An atmospheric tale of tangled passions set at a hillside school in rural Vietnam, "The Deserted Valley" reps a plum buy for ethnic-centered webs, plus a solid title for Asiaphile festivals.
An atmospheric tale of tangled passions set at a hillside school in rural Vietnam, “The Deserted Valley” reps a plum buy for ethnic-centered webs, plus a solid title for Asiaphile festivals. Technically fine production, realistically set in the soggy, mist-shrouded hills of the northwest, is too gentle (like most Vietnamese movies) to make a mark theatrically, but is well played by all its leads.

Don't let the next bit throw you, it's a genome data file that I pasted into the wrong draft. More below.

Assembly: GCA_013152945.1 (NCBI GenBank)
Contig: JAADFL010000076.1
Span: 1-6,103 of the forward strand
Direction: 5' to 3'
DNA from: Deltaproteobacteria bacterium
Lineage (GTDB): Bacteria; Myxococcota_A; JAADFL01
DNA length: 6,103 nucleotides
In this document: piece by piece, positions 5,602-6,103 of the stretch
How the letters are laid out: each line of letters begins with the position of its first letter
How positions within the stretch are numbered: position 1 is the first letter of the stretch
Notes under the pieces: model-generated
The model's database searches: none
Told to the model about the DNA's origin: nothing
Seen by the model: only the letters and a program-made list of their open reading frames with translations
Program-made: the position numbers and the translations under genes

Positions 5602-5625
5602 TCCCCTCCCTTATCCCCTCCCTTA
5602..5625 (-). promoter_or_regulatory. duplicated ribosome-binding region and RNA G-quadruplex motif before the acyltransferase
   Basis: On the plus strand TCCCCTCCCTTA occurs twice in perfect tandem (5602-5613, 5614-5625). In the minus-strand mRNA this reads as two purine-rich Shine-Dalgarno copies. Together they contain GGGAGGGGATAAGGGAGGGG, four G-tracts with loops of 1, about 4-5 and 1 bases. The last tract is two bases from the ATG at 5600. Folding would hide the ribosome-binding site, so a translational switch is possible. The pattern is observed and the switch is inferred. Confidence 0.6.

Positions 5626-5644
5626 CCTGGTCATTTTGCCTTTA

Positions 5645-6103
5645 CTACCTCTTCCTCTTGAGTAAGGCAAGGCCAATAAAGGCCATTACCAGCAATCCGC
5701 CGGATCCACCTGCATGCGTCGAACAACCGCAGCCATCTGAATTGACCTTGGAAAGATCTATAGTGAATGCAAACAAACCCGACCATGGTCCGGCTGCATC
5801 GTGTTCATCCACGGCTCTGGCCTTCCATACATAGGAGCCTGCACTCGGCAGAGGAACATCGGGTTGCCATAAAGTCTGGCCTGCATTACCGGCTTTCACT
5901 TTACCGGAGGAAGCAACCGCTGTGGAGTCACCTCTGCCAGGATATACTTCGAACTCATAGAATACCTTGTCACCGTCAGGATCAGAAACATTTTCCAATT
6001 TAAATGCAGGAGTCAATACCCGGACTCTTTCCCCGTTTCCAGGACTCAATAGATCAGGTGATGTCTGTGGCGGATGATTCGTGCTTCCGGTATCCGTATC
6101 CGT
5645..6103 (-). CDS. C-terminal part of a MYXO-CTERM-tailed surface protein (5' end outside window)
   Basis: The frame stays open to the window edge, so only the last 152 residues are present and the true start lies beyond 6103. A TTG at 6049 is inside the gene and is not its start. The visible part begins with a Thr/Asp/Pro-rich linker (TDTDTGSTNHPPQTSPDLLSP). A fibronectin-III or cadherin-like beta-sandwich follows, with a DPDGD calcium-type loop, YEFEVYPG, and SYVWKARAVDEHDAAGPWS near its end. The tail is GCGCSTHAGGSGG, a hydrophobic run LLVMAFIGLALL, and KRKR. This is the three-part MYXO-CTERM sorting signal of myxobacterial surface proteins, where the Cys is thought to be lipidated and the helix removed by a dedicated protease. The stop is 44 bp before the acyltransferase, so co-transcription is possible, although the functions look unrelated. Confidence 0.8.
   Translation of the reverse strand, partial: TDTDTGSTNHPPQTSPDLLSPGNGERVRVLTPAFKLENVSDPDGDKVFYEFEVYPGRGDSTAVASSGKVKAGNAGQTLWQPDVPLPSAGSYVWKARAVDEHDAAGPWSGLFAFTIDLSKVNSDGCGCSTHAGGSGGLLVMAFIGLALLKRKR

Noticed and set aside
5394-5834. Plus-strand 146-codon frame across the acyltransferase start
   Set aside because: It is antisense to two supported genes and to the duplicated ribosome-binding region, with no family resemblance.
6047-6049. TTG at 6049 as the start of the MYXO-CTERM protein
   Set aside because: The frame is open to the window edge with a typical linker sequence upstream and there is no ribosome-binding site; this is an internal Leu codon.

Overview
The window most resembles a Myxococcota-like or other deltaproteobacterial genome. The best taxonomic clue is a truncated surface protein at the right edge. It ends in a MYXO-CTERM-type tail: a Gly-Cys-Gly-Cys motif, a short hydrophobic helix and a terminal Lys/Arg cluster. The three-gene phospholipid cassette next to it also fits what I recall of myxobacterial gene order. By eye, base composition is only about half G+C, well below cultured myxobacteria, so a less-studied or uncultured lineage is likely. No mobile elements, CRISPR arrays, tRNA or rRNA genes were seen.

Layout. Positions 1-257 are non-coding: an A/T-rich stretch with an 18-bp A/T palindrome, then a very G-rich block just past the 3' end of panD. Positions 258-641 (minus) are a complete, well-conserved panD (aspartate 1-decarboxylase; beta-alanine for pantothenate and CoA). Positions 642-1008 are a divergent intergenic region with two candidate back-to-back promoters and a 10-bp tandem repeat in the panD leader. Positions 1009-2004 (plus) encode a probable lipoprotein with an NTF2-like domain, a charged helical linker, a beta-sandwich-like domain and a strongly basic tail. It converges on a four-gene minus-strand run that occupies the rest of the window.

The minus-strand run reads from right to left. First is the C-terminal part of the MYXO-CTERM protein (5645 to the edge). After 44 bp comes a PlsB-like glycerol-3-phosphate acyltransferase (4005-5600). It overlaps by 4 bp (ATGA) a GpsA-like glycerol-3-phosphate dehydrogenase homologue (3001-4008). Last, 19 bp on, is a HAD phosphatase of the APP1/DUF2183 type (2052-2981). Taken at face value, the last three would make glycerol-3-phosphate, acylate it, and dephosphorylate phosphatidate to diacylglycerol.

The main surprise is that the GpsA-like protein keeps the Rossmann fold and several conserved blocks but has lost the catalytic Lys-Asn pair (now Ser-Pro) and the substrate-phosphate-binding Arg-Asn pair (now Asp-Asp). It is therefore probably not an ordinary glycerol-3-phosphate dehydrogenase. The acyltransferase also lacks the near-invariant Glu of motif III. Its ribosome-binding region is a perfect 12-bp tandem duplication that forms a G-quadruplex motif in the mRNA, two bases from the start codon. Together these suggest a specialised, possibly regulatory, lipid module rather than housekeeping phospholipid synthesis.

Tanh (Nguyen Hau) is a kindly janitor at a simple school for one of the country’s ethnic minorities. He’s soft on one of the women teachers, Giao (Hong Anh), to the chagrin of the other, sulky Minh (Tuyet Hanh). One of the pupils, young peasant woman Mi (Thu Trang), falls for Hung (Trung Dung), bathing in a nearby pool; devastated when she finds Giao is his lover, Mi tries to blacken the teacher’s name. Pic is upfront about locals’ take-it-or-leave-it attitude toward education, as well as the wavering conviction of the school’s staff — Tanh, who likes a drink or two, often thinks of packing it in. Melodrama is tightly held in check, replaced by a simmering sexuality that occasionally springs free in surprisingly explicit sequences.